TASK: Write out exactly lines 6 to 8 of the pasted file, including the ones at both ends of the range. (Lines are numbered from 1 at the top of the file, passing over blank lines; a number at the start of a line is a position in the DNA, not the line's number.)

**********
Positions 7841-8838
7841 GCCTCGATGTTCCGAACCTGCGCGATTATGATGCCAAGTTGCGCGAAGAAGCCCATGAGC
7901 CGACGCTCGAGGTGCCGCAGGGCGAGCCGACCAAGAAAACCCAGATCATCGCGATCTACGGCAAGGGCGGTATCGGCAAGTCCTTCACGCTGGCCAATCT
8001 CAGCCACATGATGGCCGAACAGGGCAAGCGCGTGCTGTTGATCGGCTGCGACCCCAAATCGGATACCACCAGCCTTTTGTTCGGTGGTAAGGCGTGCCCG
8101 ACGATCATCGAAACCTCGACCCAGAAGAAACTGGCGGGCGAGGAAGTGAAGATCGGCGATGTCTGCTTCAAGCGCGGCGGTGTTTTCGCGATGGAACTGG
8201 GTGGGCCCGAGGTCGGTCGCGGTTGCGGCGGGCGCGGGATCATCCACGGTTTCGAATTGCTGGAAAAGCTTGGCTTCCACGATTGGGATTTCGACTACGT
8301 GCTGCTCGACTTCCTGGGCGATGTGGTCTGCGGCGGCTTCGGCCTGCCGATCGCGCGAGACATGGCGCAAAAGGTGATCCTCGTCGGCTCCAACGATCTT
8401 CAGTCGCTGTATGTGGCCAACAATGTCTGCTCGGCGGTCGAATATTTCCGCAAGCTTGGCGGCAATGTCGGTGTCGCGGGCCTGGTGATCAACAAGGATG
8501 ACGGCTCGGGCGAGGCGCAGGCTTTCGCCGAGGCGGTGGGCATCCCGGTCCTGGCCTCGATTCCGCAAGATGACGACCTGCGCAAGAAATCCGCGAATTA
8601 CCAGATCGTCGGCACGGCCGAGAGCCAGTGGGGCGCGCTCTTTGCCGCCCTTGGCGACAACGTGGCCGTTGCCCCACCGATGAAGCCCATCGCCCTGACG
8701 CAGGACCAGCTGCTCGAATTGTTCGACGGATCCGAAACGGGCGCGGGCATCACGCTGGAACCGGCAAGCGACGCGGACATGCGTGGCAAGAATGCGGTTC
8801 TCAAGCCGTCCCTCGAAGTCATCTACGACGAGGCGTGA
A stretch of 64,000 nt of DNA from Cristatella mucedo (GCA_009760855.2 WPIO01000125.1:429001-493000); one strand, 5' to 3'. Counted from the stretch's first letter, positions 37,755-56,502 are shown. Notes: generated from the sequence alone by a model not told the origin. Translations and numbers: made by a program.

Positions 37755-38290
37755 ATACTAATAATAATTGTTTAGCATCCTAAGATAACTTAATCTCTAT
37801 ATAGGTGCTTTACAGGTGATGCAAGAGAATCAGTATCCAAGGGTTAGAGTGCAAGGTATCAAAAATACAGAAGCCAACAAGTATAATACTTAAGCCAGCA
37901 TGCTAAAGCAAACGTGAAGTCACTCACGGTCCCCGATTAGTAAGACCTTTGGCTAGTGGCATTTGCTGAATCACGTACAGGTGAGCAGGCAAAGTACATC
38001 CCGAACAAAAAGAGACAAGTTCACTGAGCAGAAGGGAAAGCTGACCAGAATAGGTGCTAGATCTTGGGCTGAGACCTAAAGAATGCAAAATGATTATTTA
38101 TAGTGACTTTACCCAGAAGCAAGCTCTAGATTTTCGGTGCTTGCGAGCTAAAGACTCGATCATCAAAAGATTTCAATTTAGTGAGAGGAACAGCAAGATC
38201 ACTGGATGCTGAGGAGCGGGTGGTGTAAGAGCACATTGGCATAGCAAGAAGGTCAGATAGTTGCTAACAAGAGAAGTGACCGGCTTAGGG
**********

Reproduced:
8201 GTGGGCCCGAGGTCGGTCGCGGTTGCGGCGGGCGCGGGATCATCCACGGTTTCGAATTGCTGGAAAAGCTTGGCTTCCACGATTGGGATTTCGACTACGT
8301 GCTGCTCGACTTCCTGGGCGATGTGGTCTGCGGCGGCTTCGGCCTGCCGATCGCGCGAGACATGGCGCAAAAGGTGATCCTCGTCGGCTCCAACGATCTT
8401 CAGTCGCTGTATGTGGCCAACAATGTCTGCTCGGCGGTCGAATATTTCCGCAAGCTTGGCGGCAATGTCGGTGTCGCGGGCCTGGTGATCAACAAGGATG